I have to admit the impermissible: Barack Obama's name and race were factors that helped attract me to his candidacy.
To have a thoughtful, measured and articulate black President is an inspiring validation of the America I believe in. To have one named Barack Obama is potentially a knife to the heart of the radical Islamic terrorists, who diatribes fall flat when directed at a leader who personally embodies diversity, tolerance, and individual bootstrap self-determination.
These were only contributing factors - they opened my mind. They did not persuade me. I saw in candidate Obama a young man with strong achievements, a steady demeanor, extraordinary promise, and the potential to unify us after eight years of division and incompetence. His ethnicity was a factor that suggested he could be inspire us to come together.
So I can only assume that, for some others, Obama's name and race were factors that closed their mind, and led them to be suspicious of him.
I'm not yet convinced Obama's presidency will be a grand success. I am disappointed by his health and climate policies, his reluctance to roll-back the executive powers that his predecessor assumed, and his overly-eager spending plans. I did worry about his youth - I would have preferred him to have another decade of seasoning before assuming a position like this. His inexperience has, at times, shown, such as in his slow response to the BP spill.
But I am also impressed that he managed - in the face of absolute GOP intransigence - to secure 60 votes for his health care plan, negotiate a $20 billion escrow fund from BP, drive finance sector reforms, and thoughtfully reshape our military adventures abroad, in an attempt to unwrap us from the complex mess his predecessor leaped headlong into.
And I am inspired by at least three benchmarks: First, his direct engagement with the Muslim world, which undermines terror more effectively than war. Second, his direct inside-the-tent engagement with the GOP on health care, to no avail yet, but it will set the stage for next year. And third, his calm understated demeanor, and reluctance to provoke panic for political ends. What a change.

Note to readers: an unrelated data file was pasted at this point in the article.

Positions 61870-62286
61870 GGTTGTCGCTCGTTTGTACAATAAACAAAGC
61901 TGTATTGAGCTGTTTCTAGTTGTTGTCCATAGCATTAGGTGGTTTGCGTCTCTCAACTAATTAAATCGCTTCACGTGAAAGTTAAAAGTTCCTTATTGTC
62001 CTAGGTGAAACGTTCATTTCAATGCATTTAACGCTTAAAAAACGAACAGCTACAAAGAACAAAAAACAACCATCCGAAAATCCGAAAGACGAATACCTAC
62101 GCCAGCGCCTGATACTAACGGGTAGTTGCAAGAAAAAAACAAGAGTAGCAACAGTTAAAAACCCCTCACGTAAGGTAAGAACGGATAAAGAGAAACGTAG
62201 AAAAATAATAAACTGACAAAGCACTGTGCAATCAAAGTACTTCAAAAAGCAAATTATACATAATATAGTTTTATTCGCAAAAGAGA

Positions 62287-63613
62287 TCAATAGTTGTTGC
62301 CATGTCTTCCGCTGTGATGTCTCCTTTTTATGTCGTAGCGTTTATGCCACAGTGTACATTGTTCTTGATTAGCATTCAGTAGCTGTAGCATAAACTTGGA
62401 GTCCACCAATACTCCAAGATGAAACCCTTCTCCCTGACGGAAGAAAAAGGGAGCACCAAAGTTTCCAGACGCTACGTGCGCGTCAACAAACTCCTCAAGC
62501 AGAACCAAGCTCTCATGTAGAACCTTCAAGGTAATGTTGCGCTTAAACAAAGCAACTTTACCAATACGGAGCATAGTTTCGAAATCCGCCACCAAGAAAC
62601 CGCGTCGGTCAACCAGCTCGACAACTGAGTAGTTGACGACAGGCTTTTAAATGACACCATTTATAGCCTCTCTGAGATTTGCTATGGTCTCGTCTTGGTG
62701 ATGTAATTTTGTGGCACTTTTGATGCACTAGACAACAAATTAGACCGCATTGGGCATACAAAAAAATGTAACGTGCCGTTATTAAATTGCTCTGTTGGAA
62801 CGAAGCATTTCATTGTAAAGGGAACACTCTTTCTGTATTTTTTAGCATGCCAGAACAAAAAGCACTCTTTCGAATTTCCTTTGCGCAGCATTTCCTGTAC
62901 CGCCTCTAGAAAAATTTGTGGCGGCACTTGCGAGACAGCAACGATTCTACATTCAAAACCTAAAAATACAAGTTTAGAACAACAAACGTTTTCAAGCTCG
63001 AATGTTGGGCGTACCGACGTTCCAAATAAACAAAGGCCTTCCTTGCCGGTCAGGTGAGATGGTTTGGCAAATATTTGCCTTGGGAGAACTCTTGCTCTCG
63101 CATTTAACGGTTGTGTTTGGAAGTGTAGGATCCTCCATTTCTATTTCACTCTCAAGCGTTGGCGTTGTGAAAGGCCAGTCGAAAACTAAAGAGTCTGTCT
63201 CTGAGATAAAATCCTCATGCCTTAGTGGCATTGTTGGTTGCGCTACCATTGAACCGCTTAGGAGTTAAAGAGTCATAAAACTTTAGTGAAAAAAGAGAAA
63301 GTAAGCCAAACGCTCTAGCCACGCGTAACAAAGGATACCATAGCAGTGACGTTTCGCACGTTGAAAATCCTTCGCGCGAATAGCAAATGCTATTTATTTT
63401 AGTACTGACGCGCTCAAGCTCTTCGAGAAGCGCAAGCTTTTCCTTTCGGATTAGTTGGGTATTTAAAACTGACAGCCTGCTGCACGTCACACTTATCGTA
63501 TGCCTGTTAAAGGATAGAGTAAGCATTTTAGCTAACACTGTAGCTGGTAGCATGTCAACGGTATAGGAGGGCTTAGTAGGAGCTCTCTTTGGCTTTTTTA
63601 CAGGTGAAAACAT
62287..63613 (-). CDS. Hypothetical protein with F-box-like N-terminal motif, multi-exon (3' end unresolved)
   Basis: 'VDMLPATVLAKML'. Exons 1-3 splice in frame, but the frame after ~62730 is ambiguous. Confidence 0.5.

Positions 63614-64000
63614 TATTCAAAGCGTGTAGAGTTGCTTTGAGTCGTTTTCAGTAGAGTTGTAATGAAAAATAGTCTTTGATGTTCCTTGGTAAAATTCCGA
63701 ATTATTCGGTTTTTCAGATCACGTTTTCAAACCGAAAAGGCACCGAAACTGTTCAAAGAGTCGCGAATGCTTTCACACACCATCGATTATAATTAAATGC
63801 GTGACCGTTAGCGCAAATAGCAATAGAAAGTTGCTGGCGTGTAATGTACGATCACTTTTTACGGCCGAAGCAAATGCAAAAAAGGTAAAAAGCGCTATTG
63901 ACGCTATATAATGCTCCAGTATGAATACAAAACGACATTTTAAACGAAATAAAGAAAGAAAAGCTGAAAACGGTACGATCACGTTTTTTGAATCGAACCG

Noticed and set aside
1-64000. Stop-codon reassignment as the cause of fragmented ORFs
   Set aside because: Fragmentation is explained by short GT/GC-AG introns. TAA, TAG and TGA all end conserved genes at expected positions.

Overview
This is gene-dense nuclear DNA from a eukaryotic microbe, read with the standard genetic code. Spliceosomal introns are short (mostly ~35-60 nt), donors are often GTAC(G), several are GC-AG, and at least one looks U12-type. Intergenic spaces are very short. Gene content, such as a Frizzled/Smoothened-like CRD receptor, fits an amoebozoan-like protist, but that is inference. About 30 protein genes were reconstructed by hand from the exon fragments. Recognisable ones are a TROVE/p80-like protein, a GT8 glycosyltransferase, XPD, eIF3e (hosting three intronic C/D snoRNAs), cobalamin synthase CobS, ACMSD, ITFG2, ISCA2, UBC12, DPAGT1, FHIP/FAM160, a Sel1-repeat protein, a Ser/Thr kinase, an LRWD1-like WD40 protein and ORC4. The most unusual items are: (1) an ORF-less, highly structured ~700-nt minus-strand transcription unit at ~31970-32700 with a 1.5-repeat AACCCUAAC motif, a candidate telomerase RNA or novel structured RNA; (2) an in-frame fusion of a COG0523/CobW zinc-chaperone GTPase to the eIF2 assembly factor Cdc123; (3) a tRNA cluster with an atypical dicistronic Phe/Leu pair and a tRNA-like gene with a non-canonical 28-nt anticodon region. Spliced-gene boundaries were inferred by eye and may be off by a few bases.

Others obviously see a very different person. Where, in Heaven's name, is the diabolical Obama that some friends of mine insist lives in the White House?
Today I challenged my Facebook friends to be very specific about why some think this President is such a demon - why he is a collectivist bent on spending us into poverty and eliminating our individual freedoms. I have received surprisingly few specifics. I do expect more.
Until I receive them, I am increasingly persuaded that the President's skin color, his foreign-sounding name, and his political party are - unconsciously - factors that predispose some people to fear and distrust him, expect the very worst, and interpret all his actions in ways that confirm their fears.
I've seen the left and right toss the race card on the table in very cynical ways. I do not mean to do so here. President Clinton attracted similar venom, so race and ethnicity are clearly not the only factors driving the fear and rage. But the tendency to ascribe to Obama the views of Islamic extremists, to question his citizenship, to sense that he is not "one of us" - these suggest to me, in the absence of compelling evidence to support the fear - that ethnic and racial stereotyping is a powerful underlying driver.
I hope I am wrong about this. I am waiting to hear, precisely, why this President is - as some say - the worst in our history, and the greatest threat to our prosperity and freedom.
I'm open, and ready to be persuaded, with a well-developed argument. I want to understand.